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In a recent joint address to Congress, President Biden declared a “new moment in the fight against COVID-19,” and proposed a four-part plan to support a return to normalcy.

The White House plan focuses on: (1) vaccines and treatments; (2) preparing for new variants; (3) ending shutdowns at schools and businesses; and (4) international vaccination efforts. In support of this plan, the administration is requesting additional funding measures for resources like vaccines, treatments, tests, and masks.

As this plan is rolled out, Argentum is pressing the administration and Congress to address the unmet needs of seniors and caregivers. COVID-19 still poses a significant threat to seniors who remain most at-risk of complications from the virus—even with vaccination—as two-thirds of breakthrough hospitalizations have occurred in those who are age 65 and older. Providers are also still reeling from tens of billions in unreimbursed expenses from combating the virus.

In anticipation of the administration’s request to Congress, Argentum sent a letter to congressional leadership urging consideration of the financial and workforce crises facing providers and for the allocation of $10 billion for senior living providers to offset their pandemic-related losses.

Additional relief funding is critically needed, as $17 billion was shifted from the Provider Relief Fund to pharmaceutical companies to cover vaccines, effectively depleting all remaining funds. We are pushing for passage of the Provider Relief Fund Improvement Act (H.R. 5963 and S. 3611), bipartisan legislation to require HHS to distribute remaining relief and to signal the importance of restoring relief for providers.

Argentum is also calling for passage of the H.R. 6530, the SENIOR Act. This bipartisan legislation was introduced directly at Argentum’s request and would create a $10 billion caregiver sustainability fund dedicated exclusively for assisted living providers to help offset their extreme losses. The legislation would also establish $1.25 billion in workforce development grants to help develop, attract, and retain the workforce that is critically needed to meet the needs of our aging population.

Another key piece of legislation Argentum is supporting is the Employee Retention Tax Credit Reinstatement Act (H.R. 6161 and S. 3625). This would restore access to a $26,000 per employee credit intended for small businesses and nonprofits that experienced revenue drops and kept workers on payroll during the COVID-19 pandemic. Unfortunately, it was prematurely terminated at the end of the third quarter of 2021, leaving enormous tax burdens for providers that had already claimed the credit.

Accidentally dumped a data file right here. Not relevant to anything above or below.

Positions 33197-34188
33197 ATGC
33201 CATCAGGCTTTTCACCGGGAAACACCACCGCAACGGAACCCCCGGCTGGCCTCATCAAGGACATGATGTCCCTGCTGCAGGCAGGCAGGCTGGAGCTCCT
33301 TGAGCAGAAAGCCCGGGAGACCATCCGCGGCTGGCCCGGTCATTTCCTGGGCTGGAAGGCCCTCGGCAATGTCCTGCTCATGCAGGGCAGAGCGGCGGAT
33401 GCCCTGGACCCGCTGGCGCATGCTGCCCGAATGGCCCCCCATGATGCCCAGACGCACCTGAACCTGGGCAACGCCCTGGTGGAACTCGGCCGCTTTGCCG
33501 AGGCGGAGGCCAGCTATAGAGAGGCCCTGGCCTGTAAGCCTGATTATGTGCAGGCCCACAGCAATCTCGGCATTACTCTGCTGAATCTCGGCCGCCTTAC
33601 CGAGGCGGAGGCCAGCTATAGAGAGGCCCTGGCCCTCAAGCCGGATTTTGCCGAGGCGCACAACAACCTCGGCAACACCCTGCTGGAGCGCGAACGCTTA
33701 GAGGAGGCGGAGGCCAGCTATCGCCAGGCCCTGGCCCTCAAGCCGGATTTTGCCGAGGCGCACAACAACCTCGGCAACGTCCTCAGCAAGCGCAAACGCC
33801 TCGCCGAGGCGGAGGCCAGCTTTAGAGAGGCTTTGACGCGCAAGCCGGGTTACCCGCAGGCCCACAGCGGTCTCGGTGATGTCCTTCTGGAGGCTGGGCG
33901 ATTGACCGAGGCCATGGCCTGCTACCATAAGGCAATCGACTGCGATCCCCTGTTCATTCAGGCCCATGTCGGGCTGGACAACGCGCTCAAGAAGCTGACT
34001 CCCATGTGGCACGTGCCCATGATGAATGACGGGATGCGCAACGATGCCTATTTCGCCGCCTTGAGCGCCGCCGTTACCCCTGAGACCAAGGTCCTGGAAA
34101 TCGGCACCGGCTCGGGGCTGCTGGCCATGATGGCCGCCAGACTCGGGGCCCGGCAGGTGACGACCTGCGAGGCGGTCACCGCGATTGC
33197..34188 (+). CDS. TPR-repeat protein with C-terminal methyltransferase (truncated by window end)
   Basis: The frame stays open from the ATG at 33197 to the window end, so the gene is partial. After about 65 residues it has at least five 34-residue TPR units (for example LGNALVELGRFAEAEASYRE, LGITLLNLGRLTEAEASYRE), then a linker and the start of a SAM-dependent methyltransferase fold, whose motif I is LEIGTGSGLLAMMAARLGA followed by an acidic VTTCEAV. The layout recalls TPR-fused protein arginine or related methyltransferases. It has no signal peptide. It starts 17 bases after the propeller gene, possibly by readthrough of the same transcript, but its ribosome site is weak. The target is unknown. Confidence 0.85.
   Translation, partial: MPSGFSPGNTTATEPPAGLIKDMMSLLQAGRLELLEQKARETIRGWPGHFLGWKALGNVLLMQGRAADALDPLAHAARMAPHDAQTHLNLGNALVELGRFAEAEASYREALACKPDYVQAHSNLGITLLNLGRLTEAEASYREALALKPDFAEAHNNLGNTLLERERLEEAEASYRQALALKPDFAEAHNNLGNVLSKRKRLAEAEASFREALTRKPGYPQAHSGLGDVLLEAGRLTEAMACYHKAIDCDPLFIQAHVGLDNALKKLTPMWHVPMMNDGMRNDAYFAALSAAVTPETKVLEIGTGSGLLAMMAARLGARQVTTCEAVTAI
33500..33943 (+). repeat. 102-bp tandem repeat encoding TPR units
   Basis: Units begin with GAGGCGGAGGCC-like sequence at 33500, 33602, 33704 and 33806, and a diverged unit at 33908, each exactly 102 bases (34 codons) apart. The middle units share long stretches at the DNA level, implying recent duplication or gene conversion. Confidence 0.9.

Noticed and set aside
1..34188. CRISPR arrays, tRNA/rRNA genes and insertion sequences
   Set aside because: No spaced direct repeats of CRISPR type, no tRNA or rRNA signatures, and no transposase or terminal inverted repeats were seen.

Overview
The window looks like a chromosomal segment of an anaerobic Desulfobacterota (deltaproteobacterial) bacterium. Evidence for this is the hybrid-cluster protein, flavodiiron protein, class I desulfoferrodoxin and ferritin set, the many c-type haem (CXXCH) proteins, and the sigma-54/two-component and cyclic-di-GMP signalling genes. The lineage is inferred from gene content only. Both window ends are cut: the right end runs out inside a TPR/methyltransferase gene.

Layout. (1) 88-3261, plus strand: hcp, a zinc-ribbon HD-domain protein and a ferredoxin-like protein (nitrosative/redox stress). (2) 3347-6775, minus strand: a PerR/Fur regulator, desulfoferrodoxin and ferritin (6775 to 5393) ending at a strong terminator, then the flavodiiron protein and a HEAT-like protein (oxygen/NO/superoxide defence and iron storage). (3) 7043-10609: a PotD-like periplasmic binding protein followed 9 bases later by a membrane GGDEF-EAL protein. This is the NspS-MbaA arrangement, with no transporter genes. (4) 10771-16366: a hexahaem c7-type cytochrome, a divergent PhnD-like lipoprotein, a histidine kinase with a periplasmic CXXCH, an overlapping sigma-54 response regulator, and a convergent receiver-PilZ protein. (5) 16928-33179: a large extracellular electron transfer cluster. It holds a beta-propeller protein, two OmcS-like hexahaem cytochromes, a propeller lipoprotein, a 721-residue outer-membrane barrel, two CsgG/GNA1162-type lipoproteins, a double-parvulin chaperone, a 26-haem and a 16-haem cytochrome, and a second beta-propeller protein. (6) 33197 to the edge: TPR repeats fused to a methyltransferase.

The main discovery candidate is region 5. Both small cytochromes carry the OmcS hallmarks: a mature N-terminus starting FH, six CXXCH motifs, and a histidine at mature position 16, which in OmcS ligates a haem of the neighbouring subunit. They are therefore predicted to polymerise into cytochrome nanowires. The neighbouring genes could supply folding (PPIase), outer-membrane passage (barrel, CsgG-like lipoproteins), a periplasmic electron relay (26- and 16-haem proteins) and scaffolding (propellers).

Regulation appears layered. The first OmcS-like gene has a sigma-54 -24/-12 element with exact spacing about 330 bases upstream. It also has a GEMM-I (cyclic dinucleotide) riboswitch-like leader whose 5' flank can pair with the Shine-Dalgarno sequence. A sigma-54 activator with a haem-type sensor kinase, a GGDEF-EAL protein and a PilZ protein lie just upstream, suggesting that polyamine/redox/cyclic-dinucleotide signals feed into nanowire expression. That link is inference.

Amplifying our message on these priorities were nearly 100 senior living advocates, joining together on Capitol Hill as part of Argentum’s Public Policy Institute in March. This event marked the first in-person advocacy event for the industry since 2019, and Argentum was able to able to be among the first advocacy groups to meet with lawmakers face-to-face since the beginning of the pandemic.

Along with the congressional meetings, numerous high-profile members of Congress and the administration addressed attendees at the event to share their perspective on pandemic response, including Senator Susan Collins (R-ME) and officials from HHS and CMS.

While Argentum continues its efforts to address the immediate pandemic challenges, it is also pivoting to the short- and long-term needs of the industry, including addressing financial and workforce challenges.

Occupancy is perhaps the biggest benchmark for overcoming the financial challenges. The dramatic drops in occupancy—more than 43 percent of communities had occupancy below 80 percent by the end of 2020—are unsustainable and present the greatest immediate-term threat to the industry.

The other major threat is the workforce shortage. During the first 20 months of the pandemic, the senior living industry lost just over 100,000 workers, bringing the number of jobs to the same level as May 2015. It is no surprise that 96 percent of communities reported staffing shortages and 61 percent of assisted living operators expressed concerns that these shortages might force them to close.

This is why our advocacy campaigns to policymakers in the administration and on Capitol Hill, and the strategic work led by Argentum’s Public Policy Committee, are so instrumental in taking on these challenges.

But our advocacy also needs grassroots engagement from throughout the industry to succeed. Over the past year, grassroots meant getting our message out through billboards, yard signs, and thousands of messages sent directly to lawmakers from senior living residents, their family members, community staff, and other advocates.

We urge you to remain engaged in these efforts, too. No matter how much we invest in our advocacy, ultimately our voices only carry so much weight and that’s why we need you all, as constituents, to help amplify our messages.

If you aren’t already a member of our free advocacy program, Argentum Advocates, join today and share it with your colleagues!

 

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